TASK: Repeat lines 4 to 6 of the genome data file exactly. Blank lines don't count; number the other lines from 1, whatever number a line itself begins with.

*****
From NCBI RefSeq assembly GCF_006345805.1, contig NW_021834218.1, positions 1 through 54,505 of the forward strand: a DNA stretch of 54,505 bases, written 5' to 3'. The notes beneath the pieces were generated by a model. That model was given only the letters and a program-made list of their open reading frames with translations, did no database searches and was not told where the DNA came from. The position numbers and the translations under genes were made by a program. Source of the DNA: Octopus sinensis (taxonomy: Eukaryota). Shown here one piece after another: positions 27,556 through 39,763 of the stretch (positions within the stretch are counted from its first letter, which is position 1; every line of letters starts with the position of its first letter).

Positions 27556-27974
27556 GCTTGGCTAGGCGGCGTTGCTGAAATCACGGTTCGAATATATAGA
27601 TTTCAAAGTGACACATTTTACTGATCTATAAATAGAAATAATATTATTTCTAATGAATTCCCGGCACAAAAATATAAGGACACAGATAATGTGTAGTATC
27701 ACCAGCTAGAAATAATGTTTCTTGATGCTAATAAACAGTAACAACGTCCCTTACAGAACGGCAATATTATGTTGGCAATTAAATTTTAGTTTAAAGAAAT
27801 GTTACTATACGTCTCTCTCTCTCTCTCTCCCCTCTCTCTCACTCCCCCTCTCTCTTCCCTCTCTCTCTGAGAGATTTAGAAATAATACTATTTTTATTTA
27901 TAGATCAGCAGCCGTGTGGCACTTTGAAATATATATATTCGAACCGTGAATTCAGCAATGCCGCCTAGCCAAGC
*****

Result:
27601 TTTCAAAGTGACACATTTTACTGATCTATAAATAGAAATAATATTATTTCTAATGAATTCCCGGCACAAAAATATAAGGACACAGATAATGTGTAGTATC
27701 ACCAGCTAGAAATAATGTTTCTTGATGCTAATAAACAGTAACAACGTCCCTTACAGAACGGCAATATTATGTTGGCAATTAAATTTTAGTTTAAAGAAAT
27801 GTTACTATACGTCTCTCTCTCTCTCTCTCCCCTCTCTCTCACTCCCCCTCTCTCTTCCCTCTCTCTCTGAGAGATTTAGAAATAATACTATTTTTATTTA